by: Carrie A. Blakley
While we all know that the recent fires in California have displaced thousands of animals, we tend to forget that it is also this time of the year that these animals are preparing for the cold months ahead. Hoarding food stuffs, when you’re a human, is relatively easy. When you’re a member of the wildlife kingdom, hoarding said food stuffs becomes more, and more difficult, as the colder months creep in. What makes it even worse, is when the bulk of your food is burnt down to nothing but ash. Animals can’t eat ash, soot and burnt wood bits. As a result, the wildlife creatures will migrate, in order to find a suitable food supply. Guess what? We live in their ‘suitable food supply’ realm.
It just so happens that this is also the time of year that us human members of the animal kingdom tend to decorate our homes with Autumn decor. The good side is that the decor looks amazing. The bad side, is that the decor smells amazing….to the members of the wildlife society. Therefore, one ought not be too shocked when they step out of the home, and find that their amazing Autumn decor has turned into an amazing Autumn buffet line. That being said, it’s best to remember that our Autumn decor is best eaten in its pure form. In other words, without paints, colorings, dyes, candles, plastic attachments (I’ve seen more than 1 Mr. Potato Head Pumpkin in my life) and ribbons. We may tend to think that these will somehow deter the animals from snacking on the decor. I’m sorry to tell you that you are sadly mistaken.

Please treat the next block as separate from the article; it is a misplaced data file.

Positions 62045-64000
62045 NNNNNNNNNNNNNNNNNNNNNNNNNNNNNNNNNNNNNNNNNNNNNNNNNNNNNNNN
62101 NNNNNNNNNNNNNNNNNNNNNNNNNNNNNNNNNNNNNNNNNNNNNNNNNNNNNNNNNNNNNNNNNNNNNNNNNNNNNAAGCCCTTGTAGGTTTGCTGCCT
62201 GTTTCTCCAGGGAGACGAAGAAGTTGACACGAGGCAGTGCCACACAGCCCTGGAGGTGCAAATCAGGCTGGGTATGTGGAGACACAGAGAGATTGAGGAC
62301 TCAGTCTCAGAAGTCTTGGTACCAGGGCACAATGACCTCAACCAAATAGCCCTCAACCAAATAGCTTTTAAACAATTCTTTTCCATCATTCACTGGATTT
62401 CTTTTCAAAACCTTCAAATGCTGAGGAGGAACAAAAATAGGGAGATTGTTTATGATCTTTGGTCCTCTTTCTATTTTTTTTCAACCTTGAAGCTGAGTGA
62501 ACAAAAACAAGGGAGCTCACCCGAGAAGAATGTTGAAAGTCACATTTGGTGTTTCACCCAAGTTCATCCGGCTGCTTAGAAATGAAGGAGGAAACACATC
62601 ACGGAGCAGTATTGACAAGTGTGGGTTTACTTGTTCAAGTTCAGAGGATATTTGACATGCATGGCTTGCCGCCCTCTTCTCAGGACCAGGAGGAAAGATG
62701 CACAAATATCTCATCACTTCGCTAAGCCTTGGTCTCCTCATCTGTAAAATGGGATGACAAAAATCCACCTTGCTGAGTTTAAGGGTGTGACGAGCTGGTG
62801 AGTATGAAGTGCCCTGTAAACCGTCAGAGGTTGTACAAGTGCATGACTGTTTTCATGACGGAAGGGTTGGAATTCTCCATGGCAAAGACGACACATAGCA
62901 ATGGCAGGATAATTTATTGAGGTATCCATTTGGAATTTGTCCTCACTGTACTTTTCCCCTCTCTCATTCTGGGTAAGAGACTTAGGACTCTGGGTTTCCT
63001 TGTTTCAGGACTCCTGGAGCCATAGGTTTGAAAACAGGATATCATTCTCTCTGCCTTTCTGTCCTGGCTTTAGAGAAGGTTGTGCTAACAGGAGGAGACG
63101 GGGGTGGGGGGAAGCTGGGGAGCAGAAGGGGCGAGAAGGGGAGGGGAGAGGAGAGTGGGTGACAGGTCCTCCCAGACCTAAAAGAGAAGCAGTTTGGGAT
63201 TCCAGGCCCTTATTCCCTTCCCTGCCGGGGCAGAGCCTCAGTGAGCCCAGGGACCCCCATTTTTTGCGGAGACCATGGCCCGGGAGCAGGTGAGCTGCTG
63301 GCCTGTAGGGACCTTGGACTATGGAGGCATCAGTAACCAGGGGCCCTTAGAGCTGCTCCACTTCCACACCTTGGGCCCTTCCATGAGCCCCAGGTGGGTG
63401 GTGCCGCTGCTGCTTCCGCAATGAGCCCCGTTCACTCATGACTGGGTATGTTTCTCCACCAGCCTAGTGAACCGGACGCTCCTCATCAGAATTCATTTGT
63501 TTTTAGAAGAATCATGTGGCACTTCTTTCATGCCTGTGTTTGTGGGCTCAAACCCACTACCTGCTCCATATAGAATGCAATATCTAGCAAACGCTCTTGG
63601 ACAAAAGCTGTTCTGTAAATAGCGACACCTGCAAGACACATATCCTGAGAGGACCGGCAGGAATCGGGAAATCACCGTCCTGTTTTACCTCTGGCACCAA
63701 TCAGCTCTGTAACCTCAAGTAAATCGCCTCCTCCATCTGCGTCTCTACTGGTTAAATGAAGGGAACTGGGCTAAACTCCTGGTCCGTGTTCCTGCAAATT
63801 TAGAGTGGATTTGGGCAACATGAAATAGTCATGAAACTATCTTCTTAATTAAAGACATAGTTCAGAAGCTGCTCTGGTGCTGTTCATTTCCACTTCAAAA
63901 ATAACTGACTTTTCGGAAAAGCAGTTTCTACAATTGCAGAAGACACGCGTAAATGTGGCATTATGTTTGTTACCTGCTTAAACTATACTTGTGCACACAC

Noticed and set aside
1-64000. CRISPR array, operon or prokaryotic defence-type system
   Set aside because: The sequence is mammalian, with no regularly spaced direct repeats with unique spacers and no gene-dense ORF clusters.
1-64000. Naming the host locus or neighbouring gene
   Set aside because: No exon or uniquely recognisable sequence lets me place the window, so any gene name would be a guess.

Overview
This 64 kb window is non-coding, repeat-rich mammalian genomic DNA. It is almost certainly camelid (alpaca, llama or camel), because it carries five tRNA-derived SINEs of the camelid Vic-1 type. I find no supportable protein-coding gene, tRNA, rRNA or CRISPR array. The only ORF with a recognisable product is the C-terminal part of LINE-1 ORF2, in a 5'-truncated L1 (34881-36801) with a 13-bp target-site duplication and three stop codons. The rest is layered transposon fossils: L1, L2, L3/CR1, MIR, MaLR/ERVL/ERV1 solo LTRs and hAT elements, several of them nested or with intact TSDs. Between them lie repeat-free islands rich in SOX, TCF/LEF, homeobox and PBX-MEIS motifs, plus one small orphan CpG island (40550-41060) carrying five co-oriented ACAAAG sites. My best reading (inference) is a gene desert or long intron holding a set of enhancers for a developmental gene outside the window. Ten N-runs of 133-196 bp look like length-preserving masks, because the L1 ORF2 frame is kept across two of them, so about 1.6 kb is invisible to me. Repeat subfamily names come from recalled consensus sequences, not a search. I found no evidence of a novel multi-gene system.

If you are set on decorating the exterior of your humans nesting spots, try to do so in a manner that will make the nest’s curb appeal more natural. Larger pumpkins (and I mean much larger) will last longer, but will be eventually eaten. Colored corn is also a treat for the wildlife residents, as are smaller gourds, pumpkins and nuts. Pine cones, for the record, will be swiftly munched to bits by smaller rodents (usually squirrels). So if you’re wanting to add larger pine cones to your nest’s external decor, don’t be shocked if you see nothing but a pine cone core left on your door step the next morning. Finally, play it safe. You don’t want to decorate your nest so thoroughly that you become unintentionally trapped inside, or have to run through a pumpkin-colored gauntlet as you head out the door. Don’t want your decor to be ruined before Halloween? Keep it inside. That’s about the only way your decor will last. Be safe. Have a great week, and keep an eye out for those critters.